On the last stop of his five-day visit to China,Prime Minister Antonis Samaras on Saturday told a Hellenic Chinese business forum in Shanghai that Greece is “steadily developing into a success story”, adding that the country can easily become “a major gateway of China to the European hinterland”.
“Greece is determined to fight and win this battle; there is no other alternative for us. And we are winning,” Samaras said in a speech addressed to Greek and Chinese businessmen, enet.gr writes.
The Premier repeated that the fears of a “Grexit” are now becoming the certainty of a “Greekovery”. “Having achieved a safe political, fiscal and financial environment, we are currently implementing innovative structural changes,” Samaras said.
The Prime Minister invited investment in the fields of shipping, tourism, food and beverage, pharmaceuticals and new technologies, using Cosco’s presence in the port of Piraeus as an example of a successful Chinese investment in the country.
Samaras went on to praise the Greek and Chinese civilisation, pointing to the countries’ long history and their world-renowned philosophers. “We should not forget that Socrates and Confucius lived at the same period and are world-widely acknowledged as the fathers of philosophy,” he said.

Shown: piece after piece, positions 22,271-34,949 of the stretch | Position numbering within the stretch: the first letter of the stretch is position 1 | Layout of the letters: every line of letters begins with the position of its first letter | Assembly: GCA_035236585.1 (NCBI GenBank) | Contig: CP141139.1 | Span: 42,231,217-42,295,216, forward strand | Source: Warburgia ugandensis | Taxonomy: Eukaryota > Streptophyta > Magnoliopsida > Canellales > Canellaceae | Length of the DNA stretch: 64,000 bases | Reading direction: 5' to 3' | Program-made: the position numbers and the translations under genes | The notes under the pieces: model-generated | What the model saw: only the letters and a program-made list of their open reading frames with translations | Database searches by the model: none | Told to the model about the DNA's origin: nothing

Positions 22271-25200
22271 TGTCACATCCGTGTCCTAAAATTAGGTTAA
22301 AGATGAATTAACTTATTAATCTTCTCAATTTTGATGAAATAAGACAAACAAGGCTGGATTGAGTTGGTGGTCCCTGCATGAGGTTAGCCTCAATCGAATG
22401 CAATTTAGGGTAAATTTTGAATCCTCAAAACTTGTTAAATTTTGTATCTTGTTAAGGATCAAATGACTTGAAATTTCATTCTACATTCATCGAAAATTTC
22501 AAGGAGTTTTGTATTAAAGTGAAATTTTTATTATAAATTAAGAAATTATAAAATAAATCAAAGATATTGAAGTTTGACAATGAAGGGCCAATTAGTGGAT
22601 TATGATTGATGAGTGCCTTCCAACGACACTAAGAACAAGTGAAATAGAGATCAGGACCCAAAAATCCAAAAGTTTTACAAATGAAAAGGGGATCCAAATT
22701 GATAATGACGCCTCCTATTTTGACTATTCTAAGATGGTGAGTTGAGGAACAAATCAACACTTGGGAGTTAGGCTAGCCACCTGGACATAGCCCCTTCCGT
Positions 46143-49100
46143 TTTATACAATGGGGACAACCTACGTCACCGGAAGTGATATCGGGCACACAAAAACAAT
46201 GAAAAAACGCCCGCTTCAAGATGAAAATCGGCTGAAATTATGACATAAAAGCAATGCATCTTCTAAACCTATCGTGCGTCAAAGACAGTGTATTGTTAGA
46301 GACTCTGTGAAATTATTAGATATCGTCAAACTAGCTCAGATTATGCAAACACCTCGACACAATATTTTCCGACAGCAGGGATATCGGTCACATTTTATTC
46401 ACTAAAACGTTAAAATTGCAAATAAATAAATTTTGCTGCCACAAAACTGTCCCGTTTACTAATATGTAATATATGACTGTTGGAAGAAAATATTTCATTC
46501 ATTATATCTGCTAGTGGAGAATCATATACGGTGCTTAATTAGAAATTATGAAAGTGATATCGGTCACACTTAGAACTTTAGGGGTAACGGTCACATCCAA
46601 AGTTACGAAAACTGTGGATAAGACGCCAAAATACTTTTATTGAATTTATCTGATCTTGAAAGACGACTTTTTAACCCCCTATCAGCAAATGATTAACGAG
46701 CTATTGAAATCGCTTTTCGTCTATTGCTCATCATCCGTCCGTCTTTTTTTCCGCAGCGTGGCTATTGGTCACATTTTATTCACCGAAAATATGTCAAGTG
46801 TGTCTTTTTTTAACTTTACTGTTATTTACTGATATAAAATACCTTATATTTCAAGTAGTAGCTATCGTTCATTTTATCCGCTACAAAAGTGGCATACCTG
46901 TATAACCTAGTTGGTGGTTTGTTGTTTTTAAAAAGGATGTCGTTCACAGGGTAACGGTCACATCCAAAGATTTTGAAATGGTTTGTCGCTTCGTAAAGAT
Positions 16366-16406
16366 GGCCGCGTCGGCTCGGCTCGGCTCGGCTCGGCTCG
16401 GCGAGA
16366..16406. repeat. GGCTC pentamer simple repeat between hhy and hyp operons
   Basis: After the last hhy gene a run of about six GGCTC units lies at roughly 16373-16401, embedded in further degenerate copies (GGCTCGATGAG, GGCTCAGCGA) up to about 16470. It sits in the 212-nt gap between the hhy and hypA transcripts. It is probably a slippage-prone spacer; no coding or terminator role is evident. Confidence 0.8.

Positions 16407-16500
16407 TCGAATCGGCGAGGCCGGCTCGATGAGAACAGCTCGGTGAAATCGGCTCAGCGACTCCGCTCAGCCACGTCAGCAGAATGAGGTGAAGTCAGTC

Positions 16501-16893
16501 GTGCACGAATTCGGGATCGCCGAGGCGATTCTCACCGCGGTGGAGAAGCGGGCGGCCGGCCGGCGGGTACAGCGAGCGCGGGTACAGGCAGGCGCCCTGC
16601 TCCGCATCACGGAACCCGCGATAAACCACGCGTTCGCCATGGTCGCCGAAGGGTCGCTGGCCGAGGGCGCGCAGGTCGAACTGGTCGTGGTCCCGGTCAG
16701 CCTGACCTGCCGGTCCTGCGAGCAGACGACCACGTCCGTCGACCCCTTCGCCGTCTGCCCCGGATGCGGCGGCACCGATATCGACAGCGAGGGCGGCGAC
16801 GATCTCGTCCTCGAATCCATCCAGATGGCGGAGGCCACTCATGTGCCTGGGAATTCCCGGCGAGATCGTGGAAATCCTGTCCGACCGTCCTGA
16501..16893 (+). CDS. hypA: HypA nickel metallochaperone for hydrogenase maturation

“Confucius spoke about the path to wisdom. Plato wrote about the path to virtue,” Samaras concluded. “Let us join our forces, to establish our own common path to a very prosperous future.”
Meanwhile at a speech at the Chinese Academy of Social Science Samaras said: “Chinese Culture and Greek Culture gave “meaning” to human societies, across the borders and across the ages. They both provided time-transcending ideals, principals, norms, rationality, ethics and aesthetics that enriched spirituality, beyond short-lived intellectual fashions, trivial concerns or momentary impressions.”
“Indeed, we are so different in size, location on the globe and social systems. And yet so similar in other respects: we both suffered dramatically from foreign aggression and occupation during the Second World War. Our peoples fought on the same side of the anti-fascist war and endured a lot of suffering. And this binds us together even more. Finally, we both went through periods of painful transformation after the War. And we have covered a very long way in a very short time these last decades… In a short and shallow perspective, we seem to be on different “trajectories” or in opposing “phases”. But in a broader and longer perspective, our destinies are closer than most “outsiders” can suspect.”